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Understanding the contemporary use of thiazolidinediones. An analysis of the Diabetes Collaborative Registry

Session Poster Session 3

Speaker Associate Professor Suzanne Arnold

Event : Heart Failure 2019

  • Topic : heart failure
  • Sub-topic : Chronic Heart Failure: Comorbidities
  • Session type : Poster Session

Authors : S Arnold (Kansas City,US), S Inzucchi (New Haven,US), J Echouffo-Tcheugui (Baltimore,US), F Tang (Kansas City,US), C Lam (Singapore,SG), L Sperling (Atlanta,US), M Kosiborod (Kansas City,US)

S Arnold1 , S Inzucchi2 , J Echouffo-Tcheugui3 , F Tang1 , C Lam4 , L Sperling5 , M Kosiborod1 , 1St. Luke's Mid America Heart Institute - Kansas City - United States of America , 2Yale University - New Haven - United States of America , 3Johns Hopkins University of Baltimore - Baltimore - United States of America , 4Duke-NUS Graduate Medical School Singapore - Singapore - Singapore , 5Emory University School of Medicine - Atlanta - United States of America ,


Background: Thiazolidinediones (TZDs; rosiglitazone, pioglitazone) are oral medications for type 2 diabetes (T2D) with unique benefits and risks. TZDs effectively reduce blood glucose with minimal risk of hypoglycemia and have potential beneficial effects on atherosclerosis. However, TZDs can cause fluid retention thereby increasing the risk of heart failure--a common complication of T2D.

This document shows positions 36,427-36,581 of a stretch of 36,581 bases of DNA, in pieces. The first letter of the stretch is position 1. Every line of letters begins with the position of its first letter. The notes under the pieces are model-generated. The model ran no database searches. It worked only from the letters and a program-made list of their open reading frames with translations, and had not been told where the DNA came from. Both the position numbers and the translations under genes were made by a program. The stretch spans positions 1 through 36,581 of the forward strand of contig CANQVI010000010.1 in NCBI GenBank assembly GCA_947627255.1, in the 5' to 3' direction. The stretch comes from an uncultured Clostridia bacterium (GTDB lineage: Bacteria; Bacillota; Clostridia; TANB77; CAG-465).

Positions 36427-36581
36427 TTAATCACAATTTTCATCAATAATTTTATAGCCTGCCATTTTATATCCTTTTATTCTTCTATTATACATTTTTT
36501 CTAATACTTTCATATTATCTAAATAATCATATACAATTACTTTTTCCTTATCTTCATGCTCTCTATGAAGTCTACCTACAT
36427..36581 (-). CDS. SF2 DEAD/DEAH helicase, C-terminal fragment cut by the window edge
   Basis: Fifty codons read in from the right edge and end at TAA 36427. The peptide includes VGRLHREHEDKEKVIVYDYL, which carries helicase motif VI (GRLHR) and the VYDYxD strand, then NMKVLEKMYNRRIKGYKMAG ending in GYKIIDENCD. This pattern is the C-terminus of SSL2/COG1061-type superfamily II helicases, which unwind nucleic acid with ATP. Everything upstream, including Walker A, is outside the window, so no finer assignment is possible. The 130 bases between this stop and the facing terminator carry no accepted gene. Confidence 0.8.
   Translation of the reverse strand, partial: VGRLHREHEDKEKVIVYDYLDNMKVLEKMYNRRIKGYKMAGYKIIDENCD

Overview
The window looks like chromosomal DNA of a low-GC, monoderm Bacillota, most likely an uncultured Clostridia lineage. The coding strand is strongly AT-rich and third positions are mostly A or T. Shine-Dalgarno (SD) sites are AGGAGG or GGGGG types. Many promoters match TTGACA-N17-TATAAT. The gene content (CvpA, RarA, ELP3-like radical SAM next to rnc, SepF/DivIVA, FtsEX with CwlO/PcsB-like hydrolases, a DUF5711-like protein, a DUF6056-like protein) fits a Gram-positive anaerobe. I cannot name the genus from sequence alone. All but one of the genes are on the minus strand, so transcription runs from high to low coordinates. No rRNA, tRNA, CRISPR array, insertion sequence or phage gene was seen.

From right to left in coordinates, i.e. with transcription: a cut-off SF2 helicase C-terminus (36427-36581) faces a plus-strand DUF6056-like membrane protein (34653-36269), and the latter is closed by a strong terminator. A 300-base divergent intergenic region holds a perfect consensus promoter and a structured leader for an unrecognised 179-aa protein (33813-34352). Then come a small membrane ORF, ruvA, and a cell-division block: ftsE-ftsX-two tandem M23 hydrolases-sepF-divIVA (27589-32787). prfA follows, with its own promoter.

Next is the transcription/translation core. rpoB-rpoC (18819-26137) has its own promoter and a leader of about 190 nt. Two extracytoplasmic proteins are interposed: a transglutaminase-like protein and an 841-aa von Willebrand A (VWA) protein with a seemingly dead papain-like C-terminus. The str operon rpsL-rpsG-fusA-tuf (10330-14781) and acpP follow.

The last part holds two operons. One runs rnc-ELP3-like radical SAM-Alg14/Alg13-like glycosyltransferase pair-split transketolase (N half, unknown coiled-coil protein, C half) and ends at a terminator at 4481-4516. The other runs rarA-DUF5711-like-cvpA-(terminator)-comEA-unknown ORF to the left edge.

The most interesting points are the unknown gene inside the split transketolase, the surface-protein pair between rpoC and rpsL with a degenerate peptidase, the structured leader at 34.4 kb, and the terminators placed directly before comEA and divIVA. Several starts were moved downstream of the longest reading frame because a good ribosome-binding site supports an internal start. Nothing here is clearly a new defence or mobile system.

Purpose: To examine the use of TZDs among patients in the Diabetes Collaborative Registry (DCR) according to patient characteristics and over time.

Methods: DCR is a US outpatient registry of T2D patients recruited from cardiology, endocrinology, and primary care practices and currently encompasses 203 practices and 3074 providers.

Results: Among 424,061 US adults with T2D who were taking =1 glucose-lowering medication, 35,018 patients (8.3%) were on a TZD, which has gradually increased over time (Figure). TZDs were most often used as a 2nd (28.4%) or 3rd drug (32.0%), with only 9.4% of patients on a TZD as monotherapy. Patients on TZDs tended to be older (mean age 69.2 ± 10.7 years), 61.9% had coronary disease, 14.8% with prior stroke, and 17.2% were morbidly obese (BMI >40 kg/m2). A clinical diagnosis of heart failure was present in 23.7% of patients on TZDs, 18.1% had left ventricular dysfunction (7.7% with EF <40%), and 29.9% were on a loop diuretic.

Discussion: Although TZDs lost significant market share in 2007-2010 when concerns arose regarding their safety, TZDs are still the 4th most used oral glucose-lowering medication in the DCR, and their use may be slightly increasing over time. It is not known if this trend relates to the low cost of these now generic drugs or emerging evidence of their cardiovascular benefits. At least a quarter of patients who are currently treated with TZDs in the DCR population have some evidence of heart failure and therefore should not be candidates for this therapy. Accordingly, heart failure concerns with TZDs may be under-recognized.

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